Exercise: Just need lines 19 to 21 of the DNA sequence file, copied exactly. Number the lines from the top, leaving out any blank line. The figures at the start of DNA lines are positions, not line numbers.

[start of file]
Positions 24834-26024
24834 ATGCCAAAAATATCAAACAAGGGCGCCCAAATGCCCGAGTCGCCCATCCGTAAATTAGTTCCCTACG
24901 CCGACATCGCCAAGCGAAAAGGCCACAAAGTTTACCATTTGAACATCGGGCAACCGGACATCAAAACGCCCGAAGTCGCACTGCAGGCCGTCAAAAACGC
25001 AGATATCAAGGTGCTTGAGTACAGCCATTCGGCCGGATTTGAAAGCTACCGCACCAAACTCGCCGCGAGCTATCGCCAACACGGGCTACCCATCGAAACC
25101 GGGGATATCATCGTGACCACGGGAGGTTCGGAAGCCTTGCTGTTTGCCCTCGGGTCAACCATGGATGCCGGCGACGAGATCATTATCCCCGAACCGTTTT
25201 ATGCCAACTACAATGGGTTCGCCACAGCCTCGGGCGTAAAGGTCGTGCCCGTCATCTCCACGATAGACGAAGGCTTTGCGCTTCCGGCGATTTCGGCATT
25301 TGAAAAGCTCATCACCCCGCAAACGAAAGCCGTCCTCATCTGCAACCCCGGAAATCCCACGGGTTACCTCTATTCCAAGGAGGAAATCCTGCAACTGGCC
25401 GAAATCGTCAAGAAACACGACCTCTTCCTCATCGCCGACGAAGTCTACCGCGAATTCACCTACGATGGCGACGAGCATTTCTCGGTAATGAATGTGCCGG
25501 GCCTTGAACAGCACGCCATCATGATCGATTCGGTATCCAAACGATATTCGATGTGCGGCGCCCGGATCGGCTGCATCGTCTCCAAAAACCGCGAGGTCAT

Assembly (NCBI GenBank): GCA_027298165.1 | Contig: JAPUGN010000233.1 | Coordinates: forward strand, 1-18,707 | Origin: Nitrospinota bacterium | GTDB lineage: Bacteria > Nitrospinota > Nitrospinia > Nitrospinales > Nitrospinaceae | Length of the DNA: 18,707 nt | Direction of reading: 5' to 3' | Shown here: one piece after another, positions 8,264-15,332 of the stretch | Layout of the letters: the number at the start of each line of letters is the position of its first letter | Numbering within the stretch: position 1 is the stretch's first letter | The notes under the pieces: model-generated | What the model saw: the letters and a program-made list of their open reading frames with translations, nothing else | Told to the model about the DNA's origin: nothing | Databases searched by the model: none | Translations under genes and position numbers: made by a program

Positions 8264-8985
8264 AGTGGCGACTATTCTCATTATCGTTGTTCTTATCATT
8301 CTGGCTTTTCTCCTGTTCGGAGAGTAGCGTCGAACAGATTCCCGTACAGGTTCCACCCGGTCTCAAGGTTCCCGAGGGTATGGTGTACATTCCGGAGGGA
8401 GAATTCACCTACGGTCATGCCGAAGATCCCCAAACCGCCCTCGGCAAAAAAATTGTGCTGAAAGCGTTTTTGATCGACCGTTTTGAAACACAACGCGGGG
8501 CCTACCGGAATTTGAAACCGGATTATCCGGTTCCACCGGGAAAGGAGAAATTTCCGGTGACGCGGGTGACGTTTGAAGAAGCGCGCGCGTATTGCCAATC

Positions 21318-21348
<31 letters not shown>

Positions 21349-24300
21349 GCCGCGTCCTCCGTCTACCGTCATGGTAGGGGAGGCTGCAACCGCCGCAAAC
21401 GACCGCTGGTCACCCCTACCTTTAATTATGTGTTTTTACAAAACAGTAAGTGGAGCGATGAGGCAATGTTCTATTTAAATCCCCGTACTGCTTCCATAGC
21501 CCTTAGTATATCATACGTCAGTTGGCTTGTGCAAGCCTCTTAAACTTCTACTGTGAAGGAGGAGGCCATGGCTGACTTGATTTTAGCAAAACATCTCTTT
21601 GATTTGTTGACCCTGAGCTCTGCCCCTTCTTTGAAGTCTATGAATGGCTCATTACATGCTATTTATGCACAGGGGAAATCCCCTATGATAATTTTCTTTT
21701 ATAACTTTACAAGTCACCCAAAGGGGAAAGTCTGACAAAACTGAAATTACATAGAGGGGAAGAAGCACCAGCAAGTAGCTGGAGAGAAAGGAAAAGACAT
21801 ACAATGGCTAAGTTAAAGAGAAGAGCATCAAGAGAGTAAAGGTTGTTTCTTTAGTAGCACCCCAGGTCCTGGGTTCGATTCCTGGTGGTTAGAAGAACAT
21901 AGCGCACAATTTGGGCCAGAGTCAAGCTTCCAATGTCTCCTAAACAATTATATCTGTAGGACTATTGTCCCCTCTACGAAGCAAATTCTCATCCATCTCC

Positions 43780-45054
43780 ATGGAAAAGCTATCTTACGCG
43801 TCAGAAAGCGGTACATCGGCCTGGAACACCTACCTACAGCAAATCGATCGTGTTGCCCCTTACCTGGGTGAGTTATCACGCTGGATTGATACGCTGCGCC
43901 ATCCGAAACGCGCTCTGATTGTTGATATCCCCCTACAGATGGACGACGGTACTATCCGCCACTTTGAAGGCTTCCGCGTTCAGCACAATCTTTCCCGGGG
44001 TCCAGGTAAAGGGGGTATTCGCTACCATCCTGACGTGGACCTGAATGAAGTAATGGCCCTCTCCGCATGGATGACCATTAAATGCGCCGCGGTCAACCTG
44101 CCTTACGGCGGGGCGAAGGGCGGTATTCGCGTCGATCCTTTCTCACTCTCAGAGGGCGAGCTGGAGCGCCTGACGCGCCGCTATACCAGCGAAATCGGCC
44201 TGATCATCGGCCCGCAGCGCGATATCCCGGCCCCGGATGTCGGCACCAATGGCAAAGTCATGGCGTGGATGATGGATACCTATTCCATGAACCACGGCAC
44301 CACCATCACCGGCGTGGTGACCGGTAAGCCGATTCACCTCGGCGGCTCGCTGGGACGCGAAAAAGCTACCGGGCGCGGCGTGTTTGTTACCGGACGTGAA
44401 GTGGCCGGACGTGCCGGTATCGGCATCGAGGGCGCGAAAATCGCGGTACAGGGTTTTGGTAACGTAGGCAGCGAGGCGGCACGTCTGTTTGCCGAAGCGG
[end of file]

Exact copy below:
21349 GCCGCGTCCTCCGTCTACCGTCATGGTAGGGGAGGCTGCAACCGCCGCAAAC
21401 GACCGCTGGTCACCCCTACCTTTAATTATGTGTTTTTACAAAACAGTAAGTGGAGCGATGAGGCAATGTTCTATTTAAATCCCCGTACTGCTTCCATAGC
21501 CCTTAGTATATCATACGTCAGTTGGCTTGTGCAAGCCTCTTAAACTTCTACTGTGAAGGAGGAGGCCATGGCTGACTTGATTTTAGCAAAACATCTCTTT